A word about ketosis: When doctors worry about the possible dangers of raising ketone levels, they are thinking about diabetic ketoacidosis, a potentially life threatening condition that happens to some people with type 1 diabetes. The levels of ketones become dangerously high, as much as 5 to 10 times higher than the situation of starvation or the classic Ketone Diet. The levels of ketones are 50 times higher in diabetic ketoacidosis than after consuming a large quantity (20 grams) of medium chain triglyceride (MCT) oil.

There are many Ketone Diet cookbooks available on the web. Coconut oil and MCT oil are available online and in most health food stores.

So, put away the pastries, limit white bread, forego the ice cream and go for a walk. Eat more vegetables and fruits and avoid as much as possible processed foods, which are often high in saturated fat and salt. If you have a particularly disturbing case of tinnitus, consult with your doctor about possible metabolic disturbances and investigate whether a Ketone Diet can help. And remember Arches Tinnitus Formulas have been clinically proven to reduce tinnitus for most people and can significantly reduce neurological and cardiovascular damage caused by diabetes-related metabolic disorders.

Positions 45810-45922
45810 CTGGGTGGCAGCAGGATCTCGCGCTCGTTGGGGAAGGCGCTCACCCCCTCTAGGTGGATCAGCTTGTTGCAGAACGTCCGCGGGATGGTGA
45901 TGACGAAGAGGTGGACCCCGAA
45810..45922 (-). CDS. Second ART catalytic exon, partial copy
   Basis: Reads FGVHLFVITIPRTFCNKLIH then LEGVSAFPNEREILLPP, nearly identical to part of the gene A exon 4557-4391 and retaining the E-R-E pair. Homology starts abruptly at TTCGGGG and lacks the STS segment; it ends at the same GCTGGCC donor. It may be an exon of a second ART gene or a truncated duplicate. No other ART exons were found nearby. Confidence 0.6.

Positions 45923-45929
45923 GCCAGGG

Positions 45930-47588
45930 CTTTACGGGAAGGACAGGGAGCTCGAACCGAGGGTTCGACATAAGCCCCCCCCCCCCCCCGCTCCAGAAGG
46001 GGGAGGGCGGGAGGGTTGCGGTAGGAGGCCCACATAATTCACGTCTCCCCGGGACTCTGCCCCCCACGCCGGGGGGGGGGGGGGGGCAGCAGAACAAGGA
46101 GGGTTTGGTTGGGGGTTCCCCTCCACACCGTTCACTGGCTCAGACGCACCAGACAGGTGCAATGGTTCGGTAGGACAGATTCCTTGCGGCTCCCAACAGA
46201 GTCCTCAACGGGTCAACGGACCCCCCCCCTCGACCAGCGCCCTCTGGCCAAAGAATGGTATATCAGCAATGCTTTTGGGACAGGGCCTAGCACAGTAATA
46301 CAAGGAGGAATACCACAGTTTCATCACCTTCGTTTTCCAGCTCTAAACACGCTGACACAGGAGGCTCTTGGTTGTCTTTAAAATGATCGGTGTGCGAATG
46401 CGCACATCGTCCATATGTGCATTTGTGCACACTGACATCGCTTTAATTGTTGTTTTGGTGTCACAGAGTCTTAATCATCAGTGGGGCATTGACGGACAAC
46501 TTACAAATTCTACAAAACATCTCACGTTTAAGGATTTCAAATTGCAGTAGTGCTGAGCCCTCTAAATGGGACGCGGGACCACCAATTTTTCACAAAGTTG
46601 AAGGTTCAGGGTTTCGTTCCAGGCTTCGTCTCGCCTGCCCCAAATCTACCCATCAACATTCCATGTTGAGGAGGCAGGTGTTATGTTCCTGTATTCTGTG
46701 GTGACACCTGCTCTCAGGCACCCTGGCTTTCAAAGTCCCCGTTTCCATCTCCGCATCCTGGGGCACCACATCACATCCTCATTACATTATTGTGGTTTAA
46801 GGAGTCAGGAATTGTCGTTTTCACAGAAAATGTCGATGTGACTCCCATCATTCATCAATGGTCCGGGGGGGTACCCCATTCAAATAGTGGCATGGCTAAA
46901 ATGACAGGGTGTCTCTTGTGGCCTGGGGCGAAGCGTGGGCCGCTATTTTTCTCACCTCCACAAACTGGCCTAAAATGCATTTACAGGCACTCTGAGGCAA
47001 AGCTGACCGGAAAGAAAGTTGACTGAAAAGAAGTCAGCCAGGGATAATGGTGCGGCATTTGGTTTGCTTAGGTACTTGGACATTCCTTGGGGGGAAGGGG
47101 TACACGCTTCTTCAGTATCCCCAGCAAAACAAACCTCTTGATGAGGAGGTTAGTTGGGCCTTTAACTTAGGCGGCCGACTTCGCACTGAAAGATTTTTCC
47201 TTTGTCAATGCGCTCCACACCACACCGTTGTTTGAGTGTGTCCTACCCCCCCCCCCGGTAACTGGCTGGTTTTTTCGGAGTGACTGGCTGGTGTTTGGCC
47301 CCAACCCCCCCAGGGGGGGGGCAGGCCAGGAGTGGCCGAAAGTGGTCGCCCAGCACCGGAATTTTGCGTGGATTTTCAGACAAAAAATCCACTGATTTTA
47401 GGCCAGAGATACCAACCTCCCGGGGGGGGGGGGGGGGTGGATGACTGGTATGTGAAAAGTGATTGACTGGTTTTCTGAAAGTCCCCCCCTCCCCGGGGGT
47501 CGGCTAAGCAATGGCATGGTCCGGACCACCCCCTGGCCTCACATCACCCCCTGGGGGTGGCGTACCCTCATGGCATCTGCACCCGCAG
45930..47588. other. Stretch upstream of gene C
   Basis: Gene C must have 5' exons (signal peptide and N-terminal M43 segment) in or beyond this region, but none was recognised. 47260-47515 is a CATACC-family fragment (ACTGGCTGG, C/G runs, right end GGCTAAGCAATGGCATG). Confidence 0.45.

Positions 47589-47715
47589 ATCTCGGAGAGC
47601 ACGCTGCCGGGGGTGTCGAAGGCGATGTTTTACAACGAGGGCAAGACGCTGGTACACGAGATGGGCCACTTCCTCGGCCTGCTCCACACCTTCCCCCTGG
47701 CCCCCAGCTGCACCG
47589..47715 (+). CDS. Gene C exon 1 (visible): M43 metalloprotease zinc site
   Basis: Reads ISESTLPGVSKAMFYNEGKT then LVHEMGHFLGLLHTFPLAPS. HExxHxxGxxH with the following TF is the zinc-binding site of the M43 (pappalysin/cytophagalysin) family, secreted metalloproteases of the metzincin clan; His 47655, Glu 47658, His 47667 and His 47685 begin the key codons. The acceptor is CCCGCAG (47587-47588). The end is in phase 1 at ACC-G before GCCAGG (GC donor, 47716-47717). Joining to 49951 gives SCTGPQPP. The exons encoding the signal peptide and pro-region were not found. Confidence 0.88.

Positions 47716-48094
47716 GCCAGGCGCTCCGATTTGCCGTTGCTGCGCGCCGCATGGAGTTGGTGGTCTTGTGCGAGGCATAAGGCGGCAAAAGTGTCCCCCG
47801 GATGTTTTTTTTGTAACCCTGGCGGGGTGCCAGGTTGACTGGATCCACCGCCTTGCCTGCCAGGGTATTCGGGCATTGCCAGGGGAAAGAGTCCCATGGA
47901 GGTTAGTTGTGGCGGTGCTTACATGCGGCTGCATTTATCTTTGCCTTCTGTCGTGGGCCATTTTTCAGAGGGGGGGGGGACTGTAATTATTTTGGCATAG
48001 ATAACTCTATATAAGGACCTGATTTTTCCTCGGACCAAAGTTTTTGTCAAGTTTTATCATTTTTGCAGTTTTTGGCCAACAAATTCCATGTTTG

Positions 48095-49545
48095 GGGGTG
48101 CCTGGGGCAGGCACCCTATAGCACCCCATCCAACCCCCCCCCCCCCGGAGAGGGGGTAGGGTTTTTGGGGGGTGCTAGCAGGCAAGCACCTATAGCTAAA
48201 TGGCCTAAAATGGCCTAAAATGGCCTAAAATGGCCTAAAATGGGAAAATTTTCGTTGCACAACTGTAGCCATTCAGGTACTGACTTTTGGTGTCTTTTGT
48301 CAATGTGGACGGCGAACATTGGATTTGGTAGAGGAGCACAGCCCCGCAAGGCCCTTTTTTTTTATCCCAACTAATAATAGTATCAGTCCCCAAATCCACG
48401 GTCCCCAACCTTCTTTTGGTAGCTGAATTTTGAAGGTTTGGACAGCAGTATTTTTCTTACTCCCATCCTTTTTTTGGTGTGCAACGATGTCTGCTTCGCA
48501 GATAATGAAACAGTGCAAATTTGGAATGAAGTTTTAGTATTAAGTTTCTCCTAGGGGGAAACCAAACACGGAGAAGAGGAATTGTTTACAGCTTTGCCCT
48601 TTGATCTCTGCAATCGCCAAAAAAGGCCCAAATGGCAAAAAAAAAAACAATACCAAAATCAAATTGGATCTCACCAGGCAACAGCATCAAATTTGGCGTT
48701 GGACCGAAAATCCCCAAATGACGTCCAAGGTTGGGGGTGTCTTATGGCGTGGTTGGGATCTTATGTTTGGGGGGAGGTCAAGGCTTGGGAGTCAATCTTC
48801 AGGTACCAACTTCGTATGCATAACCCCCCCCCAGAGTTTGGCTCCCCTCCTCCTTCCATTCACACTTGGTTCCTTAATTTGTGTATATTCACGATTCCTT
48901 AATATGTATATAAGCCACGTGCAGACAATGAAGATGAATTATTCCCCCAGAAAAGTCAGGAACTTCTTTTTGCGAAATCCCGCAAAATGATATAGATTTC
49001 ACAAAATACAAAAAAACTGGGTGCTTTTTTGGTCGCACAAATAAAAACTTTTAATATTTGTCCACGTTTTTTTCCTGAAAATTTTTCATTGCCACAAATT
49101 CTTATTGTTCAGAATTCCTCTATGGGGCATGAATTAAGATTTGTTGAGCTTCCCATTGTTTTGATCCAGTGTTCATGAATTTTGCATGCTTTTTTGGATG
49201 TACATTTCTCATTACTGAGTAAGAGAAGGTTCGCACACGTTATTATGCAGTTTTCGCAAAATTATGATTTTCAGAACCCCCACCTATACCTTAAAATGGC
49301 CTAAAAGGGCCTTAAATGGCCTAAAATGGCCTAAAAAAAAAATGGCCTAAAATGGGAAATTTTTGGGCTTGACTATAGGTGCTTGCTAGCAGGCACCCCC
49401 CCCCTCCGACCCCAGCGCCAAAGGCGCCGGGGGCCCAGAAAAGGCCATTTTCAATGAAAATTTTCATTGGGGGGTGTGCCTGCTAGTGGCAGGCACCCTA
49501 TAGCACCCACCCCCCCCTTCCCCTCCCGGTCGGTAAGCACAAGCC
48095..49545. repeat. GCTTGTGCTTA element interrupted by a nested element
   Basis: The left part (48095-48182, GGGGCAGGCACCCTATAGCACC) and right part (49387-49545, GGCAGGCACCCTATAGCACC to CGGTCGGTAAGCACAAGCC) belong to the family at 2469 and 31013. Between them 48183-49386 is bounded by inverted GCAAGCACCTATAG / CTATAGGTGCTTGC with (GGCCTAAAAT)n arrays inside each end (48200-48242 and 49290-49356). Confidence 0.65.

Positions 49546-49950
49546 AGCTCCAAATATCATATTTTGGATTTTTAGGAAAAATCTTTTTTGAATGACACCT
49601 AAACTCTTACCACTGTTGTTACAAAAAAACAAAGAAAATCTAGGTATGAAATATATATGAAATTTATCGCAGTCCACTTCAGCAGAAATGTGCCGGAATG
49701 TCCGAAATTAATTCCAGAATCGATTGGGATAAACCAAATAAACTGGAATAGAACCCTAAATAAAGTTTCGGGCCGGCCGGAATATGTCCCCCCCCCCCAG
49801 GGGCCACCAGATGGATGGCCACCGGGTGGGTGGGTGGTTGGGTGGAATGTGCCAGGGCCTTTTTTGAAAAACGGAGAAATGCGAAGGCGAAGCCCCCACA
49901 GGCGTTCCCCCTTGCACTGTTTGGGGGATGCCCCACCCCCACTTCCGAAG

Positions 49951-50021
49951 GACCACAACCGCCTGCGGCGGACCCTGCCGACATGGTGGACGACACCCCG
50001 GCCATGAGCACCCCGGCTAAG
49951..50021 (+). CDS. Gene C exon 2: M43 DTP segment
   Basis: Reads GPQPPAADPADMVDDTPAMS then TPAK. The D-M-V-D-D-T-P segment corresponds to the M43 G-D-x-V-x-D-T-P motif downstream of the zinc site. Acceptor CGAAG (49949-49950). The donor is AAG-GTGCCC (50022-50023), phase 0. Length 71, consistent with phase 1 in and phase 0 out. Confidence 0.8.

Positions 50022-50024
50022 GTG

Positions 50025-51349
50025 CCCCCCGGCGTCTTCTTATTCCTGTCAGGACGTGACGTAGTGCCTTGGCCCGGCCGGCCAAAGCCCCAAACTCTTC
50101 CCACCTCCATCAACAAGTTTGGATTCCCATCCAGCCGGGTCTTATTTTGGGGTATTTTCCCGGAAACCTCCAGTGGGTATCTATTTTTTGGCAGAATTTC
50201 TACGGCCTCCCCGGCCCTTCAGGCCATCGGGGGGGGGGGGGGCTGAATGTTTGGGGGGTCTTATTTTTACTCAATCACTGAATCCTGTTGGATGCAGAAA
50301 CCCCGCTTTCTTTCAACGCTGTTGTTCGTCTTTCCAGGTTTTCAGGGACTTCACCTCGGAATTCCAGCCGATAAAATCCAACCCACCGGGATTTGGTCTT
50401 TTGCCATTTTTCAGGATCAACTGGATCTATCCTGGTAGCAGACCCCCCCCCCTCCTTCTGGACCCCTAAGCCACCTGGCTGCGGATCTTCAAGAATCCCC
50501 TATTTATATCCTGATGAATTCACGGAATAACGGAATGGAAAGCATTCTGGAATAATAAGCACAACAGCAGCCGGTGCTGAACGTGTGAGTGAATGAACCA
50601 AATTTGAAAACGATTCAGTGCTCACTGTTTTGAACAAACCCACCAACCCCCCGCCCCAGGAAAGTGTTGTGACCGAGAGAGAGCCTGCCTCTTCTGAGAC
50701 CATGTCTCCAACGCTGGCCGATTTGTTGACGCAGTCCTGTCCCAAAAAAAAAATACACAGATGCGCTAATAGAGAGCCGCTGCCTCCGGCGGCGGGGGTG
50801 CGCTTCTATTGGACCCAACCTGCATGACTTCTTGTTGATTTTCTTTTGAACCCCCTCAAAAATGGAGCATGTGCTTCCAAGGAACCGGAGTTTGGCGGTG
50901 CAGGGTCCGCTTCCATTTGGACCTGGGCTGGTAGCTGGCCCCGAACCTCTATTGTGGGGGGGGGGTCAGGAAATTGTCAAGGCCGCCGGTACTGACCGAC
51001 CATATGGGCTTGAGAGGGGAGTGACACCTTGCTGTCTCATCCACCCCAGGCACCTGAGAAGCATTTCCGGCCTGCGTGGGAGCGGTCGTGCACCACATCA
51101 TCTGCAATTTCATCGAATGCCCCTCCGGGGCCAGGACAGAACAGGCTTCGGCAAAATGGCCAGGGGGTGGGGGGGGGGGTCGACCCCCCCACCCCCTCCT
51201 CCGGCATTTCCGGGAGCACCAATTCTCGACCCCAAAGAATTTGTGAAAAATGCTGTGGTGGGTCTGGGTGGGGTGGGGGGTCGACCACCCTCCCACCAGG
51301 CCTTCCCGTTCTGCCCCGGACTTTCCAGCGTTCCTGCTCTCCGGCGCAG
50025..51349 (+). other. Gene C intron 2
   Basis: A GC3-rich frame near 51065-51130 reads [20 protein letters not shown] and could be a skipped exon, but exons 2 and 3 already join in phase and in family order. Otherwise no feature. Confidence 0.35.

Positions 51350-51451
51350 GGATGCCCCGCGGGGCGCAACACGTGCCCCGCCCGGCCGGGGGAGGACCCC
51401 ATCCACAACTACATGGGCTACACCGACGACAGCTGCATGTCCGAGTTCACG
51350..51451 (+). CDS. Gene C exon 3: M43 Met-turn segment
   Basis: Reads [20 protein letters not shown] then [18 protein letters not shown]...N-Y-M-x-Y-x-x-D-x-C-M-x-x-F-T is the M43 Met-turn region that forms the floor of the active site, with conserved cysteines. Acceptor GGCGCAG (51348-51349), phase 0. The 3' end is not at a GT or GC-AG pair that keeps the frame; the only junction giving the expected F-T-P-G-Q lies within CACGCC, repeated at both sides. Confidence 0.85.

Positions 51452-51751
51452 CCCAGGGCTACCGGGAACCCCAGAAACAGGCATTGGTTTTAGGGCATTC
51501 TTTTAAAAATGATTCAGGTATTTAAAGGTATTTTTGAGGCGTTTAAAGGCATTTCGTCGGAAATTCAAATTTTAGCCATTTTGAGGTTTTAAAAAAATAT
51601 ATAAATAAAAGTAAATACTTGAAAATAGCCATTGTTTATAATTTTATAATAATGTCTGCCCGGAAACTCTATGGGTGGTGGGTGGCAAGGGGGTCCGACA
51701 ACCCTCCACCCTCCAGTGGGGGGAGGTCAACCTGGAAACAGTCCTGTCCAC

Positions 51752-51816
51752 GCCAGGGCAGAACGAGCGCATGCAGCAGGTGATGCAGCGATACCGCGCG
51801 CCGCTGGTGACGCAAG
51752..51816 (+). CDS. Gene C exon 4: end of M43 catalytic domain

* Please note: The Ketone Diet discussed here has nothing to do with Raspberry Ketone weight loss products that are widely advertised.

References:

1 – Lavinsky L, Oliveira MW, Bassanesi HJ, D’Avila C. Lavinsky M. “Hyperinsulinemia and tinnitus: a historical cohort.” Int. Tinnitus J. 2004;10(1):24-30.

2 – Mary Newport, MD. “Alzheimer’s Disease: What if There Was a Cure? The Story of Ketones.” Copyright 2011. Basic Health Publications, Inc. Laguna Beach, CA

3 – Stafstrom CE, Rho JM. “The Ketogenic Diet as a Treatment Paradigm for Divers Neurological Disorders.” Front Pharmacol. 2012, 3:59.

4 - http://www.cbn.com/cbnnews/healthscience/2012/December/Starving-Cancer-Ketogenic-Diet-a-Key-to-Recovery/ Friday, June 21, 2013.

5 – Yancy YS Jr, Foy M, et. al. “A low-carbohydrate, ketogenic diet to treat type 2 diabetes.” Nutr. Metab. (Lond). 2005; 2:34.